Andersen, in fact, didn't sound all that thrilled after Saturday's game.

"Our ability to pitch it and catch it, not very good stuff," Andersen said. "We have to improve in the throwing game. If we don't, it's going to bite us here pretty quick."

Specifically, Stave threw a second ill-advised interception in as many games when he appeared to stare down Jared Abbrederis on the left side of the field and throw into double coverage. Stave also short-hopped a few of his incompletions, not even providing his receivers with an opportunity to catch the pass.

But Stave also completed passes to eight different wide receivers and showed there are other guys aside from Abbrederis who can be threats in the passing game. Tight end Jacob Pedersen caught three passes for 54 yards, and receiver Jordan Fredrick added three catches for 31 yards. Fullback Derek Straus and tight end Brian Wozniak each caught touchdown passes.

"I feel we've got a lot of good guys who can go out and catch the ball," Stave said. "Tight ends. Running backs. And also the other receivers. There's a lot of guys who can catch the ball and make plays. Abby is obviously a good player, he's fun to throw to, but he's not the only guy that we can throw to."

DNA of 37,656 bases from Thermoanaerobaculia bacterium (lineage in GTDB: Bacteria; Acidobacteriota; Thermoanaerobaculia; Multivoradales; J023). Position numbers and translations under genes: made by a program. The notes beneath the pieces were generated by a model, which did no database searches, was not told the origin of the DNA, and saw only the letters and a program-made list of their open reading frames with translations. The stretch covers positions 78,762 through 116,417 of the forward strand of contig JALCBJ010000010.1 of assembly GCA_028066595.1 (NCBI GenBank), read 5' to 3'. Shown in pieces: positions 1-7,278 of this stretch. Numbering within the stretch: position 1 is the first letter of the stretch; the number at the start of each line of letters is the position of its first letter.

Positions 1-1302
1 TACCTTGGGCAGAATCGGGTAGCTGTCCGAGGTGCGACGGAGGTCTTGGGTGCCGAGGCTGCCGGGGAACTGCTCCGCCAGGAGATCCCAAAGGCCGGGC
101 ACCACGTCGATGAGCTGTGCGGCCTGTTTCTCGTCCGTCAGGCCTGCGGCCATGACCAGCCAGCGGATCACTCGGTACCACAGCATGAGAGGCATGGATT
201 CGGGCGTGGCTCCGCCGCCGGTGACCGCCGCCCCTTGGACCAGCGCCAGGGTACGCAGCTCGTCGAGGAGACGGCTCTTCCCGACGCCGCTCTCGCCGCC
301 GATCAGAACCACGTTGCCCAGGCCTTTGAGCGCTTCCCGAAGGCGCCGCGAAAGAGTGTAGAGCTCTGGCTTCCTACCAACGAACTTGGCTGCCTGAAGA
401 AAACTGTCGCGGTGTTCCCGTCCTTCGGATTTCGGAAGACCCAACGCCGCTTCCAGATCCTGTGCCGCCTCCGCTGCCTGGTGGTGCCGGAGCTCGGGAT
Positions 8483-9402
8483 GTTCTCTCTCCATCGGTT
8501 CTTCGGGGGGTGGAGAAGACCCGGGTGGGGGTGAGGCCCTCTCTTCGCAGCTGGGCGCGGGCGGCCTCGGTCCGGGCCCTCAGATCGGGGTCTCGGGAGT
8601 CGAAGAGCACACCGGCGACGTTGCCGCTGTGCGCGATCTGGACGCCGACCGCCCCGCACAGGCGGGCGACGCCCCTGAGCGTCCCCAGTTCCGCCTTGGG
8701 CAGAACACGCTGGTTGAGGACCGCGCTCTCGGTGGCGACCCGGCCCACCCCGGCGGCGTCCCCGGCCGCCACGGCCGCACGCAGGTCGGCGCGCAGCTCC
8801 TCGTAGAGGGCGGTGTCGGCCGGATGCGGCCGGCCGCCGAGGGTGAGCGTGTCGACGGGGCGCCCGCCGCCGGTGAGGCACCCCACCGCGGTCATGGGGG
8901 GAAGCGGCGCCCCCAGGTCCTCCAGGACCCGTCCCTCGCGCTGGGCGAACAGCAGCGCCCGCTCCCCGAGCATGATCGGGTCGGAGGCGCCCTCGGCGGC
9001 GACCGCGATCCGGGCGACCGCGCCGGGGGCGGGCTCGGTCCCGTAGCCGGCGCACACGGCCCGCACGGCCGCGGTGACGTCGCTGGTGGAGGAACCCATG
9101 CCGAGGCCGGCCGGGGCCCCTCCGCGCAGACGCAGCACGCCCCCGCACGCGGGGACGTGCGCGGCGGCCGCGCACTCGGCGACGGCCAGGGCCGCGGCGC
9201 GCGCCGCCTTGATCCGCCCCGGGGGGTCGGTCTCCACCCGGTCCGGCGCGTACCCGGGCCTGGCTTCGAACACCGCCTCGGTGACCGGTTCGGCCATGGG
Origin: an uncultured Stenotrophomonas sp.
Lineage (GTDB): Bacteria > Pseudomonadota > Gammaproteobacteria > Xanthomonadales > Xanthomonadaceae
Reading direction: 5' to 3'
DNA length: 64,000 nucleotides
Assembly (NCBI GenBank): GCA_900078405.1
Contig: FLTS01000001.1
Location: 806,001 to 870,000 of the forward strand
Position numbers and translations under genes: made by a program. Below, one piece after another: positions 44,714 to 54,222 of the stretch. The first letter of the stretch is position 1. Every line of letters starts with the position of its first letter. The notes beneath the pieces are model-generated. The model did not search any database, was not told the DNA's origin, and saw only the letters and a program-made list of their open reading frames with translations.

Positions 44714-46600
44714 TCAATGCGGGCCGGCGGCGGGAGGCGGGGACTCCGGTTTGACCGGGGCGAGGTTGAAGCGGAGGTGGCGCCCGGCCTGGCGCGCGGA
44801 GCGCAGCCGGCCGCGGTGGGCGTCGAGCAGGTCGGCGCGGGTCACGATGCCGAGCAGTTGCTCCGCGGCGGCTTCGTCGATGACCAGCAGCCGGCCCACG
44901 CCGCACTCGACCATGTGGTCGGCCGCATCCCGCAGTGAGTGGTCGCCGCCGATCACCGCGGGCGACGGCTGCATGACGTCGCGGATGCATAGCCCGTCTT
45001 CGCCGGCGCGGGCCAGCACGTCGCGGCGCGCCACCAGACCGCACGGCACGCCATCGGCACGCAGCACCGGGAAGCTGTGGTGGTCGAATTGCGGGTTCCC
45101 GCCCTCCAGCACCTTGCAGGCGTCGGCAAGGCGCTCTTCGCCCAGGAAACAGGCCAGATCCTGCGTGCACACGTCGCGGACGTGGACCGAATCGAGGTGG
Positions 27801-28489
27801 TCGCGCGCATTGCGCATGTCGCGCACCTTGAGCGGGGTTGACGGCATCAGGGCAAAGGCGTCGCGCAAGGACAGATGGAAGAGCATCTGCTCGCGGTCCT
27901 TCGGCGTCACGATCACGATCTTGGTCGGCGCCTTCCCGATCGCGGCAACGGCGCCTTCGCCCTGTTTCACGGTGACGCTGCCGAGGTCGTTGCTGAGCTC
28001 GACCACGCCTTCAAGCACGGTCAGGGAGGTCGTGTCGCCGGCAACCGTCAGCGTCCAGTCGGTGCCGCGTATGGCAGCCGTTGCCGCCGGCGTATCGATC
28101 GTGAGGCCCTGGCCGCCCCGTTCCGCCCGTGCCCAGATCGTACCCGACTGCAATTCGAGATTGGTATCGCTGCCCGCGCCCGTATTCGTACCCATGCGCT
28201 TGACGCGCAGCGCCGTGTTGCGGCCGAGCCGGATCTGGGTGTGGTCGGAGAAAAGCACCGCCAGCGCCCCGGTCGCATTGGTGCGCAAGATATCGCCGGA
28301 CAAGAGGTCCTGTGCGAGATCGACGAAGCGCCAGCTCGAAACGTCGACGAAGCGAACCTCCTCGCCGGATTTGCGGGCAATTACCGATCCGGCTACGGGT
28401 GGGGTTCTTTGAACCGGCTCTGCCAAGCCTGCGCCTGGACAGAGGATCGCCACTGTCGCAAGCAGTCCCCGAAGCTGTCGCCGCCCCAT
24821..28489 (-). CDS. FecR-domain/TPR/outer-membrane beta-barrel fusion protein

There are always going to be reasons to complain. Stave, however, deserves credit for responding from his interception to complete a career-high 24 passes. Most quarterbacks would take 24 for 29 any day.

Rushing defense: A

Five players carried the ball at least twice for Tennessee Tech against Wisconsin. None averaged better than 2.5 yards per carry. That should tell you all you need to know about the Badgers' defensive dominance.

It began on the first play from scrimmage, when cornerback Darius Hillary knocked the ball loose from running back Stephen Bush. Safety Dezmen Southward recovered to set the tone for the game.

In total, Tennessee Tech rushed 30 times for 44 yards -- an average yards-per-carry of 1.5. Golden Eagles quarterback Darian Stone, who entered the game hyped for his dual threat ability, carried seven times for 16 yards.

After two weeks, Wisconsin ranks No. 12 nationally in rushing defense (72.0 yards per game.).

Passing defense: A

One reason Tennessee Tech was supposed to provide a challenge was because of its ability to complete quick passes to multiple receivers in space. But the Golden Eagles' spread offense accomplished next to nothing in the passing game against Wisconsin.

Quarterback Darian Stone finished 8 of 19 for 69 yards with no touchdowns and one interception. In two games, opposing quarterbacks have completed 22 of 49 passes (44.8 percent) for 181 yards with no touchdowns and two interceptions.